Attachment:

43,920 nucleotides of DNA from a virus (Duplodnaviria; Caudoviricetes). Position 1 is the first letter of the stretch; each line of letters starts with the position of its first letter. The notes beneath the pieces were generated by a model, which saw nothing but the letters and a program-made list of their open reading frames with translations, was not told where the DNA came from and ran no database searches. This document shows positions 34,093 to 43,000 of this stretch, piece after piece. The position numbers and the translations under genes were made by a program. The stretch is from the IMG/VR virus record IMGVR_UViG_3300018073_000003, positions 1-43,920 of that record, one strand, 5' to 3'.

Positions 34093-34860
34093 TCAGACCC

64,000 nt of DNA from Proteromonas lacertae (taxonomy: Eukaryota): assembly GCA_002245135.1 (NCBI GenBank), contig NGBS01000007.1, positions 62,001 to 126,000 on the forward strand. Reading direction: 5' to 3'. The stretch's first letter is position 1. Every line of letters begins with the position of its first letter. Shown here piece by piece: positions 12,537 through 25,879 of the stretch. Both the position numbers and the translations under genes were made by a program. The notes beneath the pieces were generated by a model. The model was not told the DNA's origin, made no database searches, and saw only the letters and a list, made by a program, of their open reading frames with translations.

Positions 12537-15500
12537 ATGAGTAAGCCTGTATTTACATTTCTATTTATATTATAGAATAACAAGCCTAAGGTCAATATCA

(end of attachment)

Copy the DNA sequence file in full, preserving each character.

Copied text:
43,920 nucleotides of DNA from a virus (Duplodnaviria; Caudoviricetes). Position 1 is the first letter of the stretch; each line of letters starts with the position of its first letter. The notes beneath the pieces were generated by a model, which saw nothing but the letters and a program-made list of their open reading frames with translations, was not told where the DNA came from and ran no database searches. This document shows positions 34,093 to 43,000 of this stretch, piece after piece. The position numbers and the translations under genes were made by a program. The stretch is from the IMG/VR virus record IMGVR_UViG_3300018073_000003, positions 1-43,920 of that record, one strand, 5' to 3'.

Positions 34093-34860
34093 TCAGACCC

64,000 nt of DNA from Proteromonas lacertae (taxonomy: Eukaryota): assembly GCA_002245135.1 (NCBI GenBank), contig NGBS01000007.1, positions 62,001 to 126,000 on the forward strand. Reading direction: 5' to 3'. The stretch's first letter is position 1. Every line of letters begins with the position of its first letter. Shown here piece by piece: positions 12,537 through 25,879 of the stretch. Both the position numbers and the translations under genes were made by a program. The notes beneath the pieces were generated by a model. The model was not told the DNA's origin, made no database searches, and saw only the letters and a list, made by a program, of their open reading frames with translations.

Positions 12537-15500
12537 ATGAGTAAGCCTGTATTTACATTTCTATTTATATTATAGAATAACAAGCCTAAGGTCAATATCA